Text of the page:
Tuesday, October 9, 2007
Abstract: Last time we defined diadjunctions and diads, and dialgebras for a diad. We showed that given a monad (T,\eta,\mu), dialgebras for (T,\eta_T,\mu) are exactly the same thing as algebras for the monad (T,\eta,\mu). Now we will look at some special types of diads, and the corresponding dialgebras. We will also look at the Kleisli category for a diad.

We will illustrate some of this theory for the diad (T,T\eta,\mu) for a monad (T,\eta,\mu), where we get some well-known dialgebras.

Tuesday, October 16, 2007
Abstract: It is a well-known fact that the category of coalgebras for a finite-limit preserving comonad on a topos is a topos. It is also well-known that the category of algebras for an idempotent monad is a topos. In both these cases, the category of coalgebras or algebras is the category of dialgebras for the corresponding diad.

The diad we get from either a comonad or an idempotent monad is a left diad. We can extend the two well-known results above to hold for any distributive diad -- i.e. the category of dialgebras for a distributive finite-limit preserving diad on a topos is again a topos.

Tuesday, October 23, 2007
Dorette Pronk, Translation Groupoid Representations for Orbifolds
Abstract: Orbifolds consist of an underlying paracompact Hausdorff space with an atlas of charts, just like manifolds, except that the charts for an orbifold consist of an open subset of Euclidean space with an action of a finite group, such that the quotient by this action is an open subset of the underlying space of the orbifold.

If one has a manifold with an action of a compact Lie group such that the isotropy groups are finite, this can be shown to be an orbifold by using the differentiable slice theorem. Orbifolds that can be written in this form are called representable. Satake, who first introduced orbifolds in 1956, showed that if all the groups act effectively, the orbifold is representable.

In my thesis work I showed how one can use groupoids to obtain a category of orbifolds with morphisms which behave well with respect to homotopy theory. Representable orbifolds are precisely those orbifolds which have a representation by a translation groupoid.

For representable orbifolds we would like to use techniques from equivariant homotopy theory to obtain orbifold homotopy invariants, which would characterize the orbifold up to homotopy. The problem is that representations for orbifolds as a quotient of a manifold by the action of a compact Lie group are only unique up to essential equivalence.

In this talk I will discuss how groupoid representations for orbifolds lead to a definition of Bredon cohomology for orbifolds. This is joint work with Laura Scull from UBC.

Tuesday, October 30, 2007
Dorette Pronk, Translation Groupoid Representations for Orbifolds (continued)
Abstract: Orbifolds consist of an underlying paracompact Hausdorff space with an atlas of charts, just like manifolds, except that the charts for an orbifold consist of an open subset of Euclidean space with an action of a finite group, such that the quotient by this action is an open subset of the underlying space of the orbifold.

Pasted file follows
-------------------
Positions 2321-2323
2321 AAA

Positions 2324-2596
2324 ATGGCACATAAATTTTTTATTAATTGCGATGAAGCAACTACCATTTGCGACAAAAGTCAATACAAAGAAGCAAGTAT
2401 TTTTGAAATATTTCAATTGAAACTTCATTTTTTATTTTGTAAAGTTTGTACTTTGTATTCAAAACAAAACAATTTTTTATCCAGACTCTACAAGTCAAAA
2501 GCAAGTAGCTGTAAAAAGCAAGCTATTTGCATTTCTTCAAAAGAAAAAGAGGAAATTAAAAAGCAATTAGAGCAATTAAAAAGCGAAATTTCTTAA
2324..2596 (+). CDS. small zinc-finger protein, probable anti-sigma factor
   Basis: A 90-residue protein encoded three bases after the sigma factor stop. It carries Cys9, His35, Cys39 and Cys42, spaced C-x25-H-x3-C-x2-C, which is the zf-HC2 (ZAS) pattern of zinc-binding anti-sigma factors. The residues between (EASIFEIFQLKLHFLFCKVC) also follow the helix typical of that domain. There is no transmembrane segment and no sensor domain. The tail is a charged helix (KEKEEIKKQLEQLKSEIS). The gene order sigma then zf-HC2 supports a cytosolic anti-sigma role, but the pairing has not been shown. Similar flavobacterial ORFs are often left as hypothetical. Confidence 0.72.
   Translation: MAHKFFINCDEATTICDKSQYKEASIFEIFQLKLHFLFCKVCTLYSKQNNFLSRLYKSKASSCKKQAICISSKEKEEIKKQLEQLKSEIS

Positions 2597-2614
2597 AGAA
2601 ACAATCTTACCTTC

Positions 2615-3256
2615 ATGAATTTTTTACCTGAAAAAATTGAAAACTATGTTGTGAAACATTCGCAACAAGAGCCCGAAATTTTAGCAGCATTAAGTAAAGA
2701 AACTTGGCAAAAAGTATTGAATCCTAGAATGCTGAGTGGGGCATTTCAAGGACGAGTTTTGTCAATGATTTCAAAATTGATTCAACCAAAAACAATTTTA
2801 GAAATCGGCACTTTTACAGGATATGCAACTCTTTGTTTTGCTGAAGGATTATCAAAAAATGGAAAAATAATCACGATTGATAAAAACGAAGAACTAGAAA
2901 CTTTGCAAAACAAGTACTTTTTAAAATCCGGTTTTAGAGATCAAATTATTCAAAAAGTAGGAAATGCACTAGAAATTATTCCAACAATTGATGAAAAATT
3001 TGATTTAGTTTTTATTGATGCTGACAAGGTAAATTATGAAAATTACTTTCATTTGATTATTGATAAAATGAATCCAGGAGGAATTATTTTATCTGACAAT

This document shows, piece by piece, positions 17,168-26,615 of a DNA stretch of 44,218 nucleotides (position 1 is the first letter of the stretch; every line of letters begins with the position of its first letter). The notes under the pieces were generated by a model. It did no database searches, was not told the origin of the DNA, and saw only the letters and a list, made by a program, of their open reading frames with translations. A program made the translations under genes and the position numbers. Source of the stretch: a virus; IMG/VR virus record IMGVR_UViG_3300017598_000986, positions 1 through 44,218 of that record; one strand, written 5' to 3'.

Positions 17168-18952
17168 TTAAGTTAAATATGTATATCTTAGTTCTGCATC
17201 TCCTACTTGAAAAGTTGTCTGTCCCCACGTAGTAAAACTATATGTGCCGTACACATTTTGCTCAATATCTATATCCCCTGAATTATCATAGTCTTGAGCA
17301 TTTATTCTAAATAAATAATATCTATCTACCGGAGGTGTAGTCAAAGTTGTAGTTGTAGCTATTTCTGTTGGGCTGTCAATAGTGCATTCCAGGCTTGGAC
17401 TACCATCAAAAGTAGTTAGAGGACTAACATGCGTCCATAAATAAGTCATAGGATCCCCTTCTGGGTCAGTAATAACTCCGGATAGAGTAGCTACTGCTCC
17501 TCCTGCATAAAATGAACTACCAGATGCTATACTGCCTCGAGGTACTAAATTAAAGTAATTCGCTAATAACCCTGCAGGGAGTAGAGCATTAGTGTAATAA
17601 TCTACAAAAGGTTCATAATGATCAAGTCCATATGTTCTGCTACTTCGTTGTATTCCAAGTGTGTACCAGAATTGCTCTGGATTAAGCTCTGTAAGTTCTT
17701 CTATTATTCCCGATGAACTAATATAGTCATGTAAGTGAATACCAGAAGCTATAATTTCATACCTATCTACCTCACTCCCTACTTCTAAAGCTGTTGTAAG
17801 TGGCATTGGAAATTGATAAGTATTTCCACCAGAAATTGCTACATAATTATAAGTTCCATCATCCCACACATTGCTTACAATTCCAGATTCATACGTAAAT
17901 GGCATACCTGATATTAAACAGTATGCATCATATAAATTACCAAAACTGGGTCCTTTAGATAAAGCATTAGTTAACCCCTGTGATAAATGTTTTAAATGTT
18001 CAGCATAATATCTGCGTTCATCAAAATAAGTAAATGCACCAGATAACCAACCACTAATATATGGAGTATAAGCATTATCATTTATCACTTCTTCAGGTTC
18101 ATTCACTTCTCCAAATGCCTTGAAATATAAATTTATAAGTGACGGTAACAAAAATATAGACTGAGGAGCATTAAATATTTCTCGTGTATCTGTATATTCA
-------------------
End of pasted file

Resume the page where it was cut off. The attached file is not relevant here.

If one has a manifold with an action of a compact Lie group such that the isotropy groups are finite, this can be shown to be an orbifold by using the differentiable slice theorem. Orbifolds that can be written in this form are called representable. Satake, who first introduced orbifolds in 1956, showed that if all the groups act effectively, the orbifold is representable.

In my thesis work I showed how one can use groupoids to obtain a category of orbifolds with morphisms which behave well with respect to homotopy theory. Representable orbifolds are precisely those orbifolds which have a representation by a translation groupoid.

For representable orbifolds we would like to use techniques from equivariant homotopy theory to obtain orbifold homotopy invariants, which would characterize the orbifold up to homotopy. The problem is that representations for orbifolds as a quotient of a manifold by the action of a compact Lie group are only unique up to essential equivalence.

In this talk I will discuss how groupoid representations for orbifolds lead to a definition of Bredon cohomology for orbifolds. This is joint work with Laura Scull from UBC.

Tuesday, November 6, 2007
Bob Paré, An Indexed Category Revival I
Abstract: In the 30 years since Dietmar and I wrote our paper on indexed categories, much has been understood more clearly. Yet there remains much to be done. We have here the almost perfect group to carry this out. I'm thinking of indexing by manifolds, topological spaces, coalgebras, measure spaces, and other space like structures. From a logical point of view, Martin-Lof type theory and Vopenka set theory are particularly relevant. In another direction, enriched categories also play a crucial role. These are only a few topics which enter into the general theory of indexed categories.

In this first talk I'll give some motivation together with basic definitions.

Tuesday, November 13, 2007
Bob Paré, An Indexed Category Revival II
Abstract: I will give some examples of indexed categories, define indexed functors and natural transformations. I'll also discuss fibrations.

Tuesday, November 20, 2007
Bob Paré, An Indexed Category Revival III
Abstract: I will discuss completeness and smallness.

Tuesday, November 27, 2007
Geoff Cruttwell, Change of Base for Enriched Categories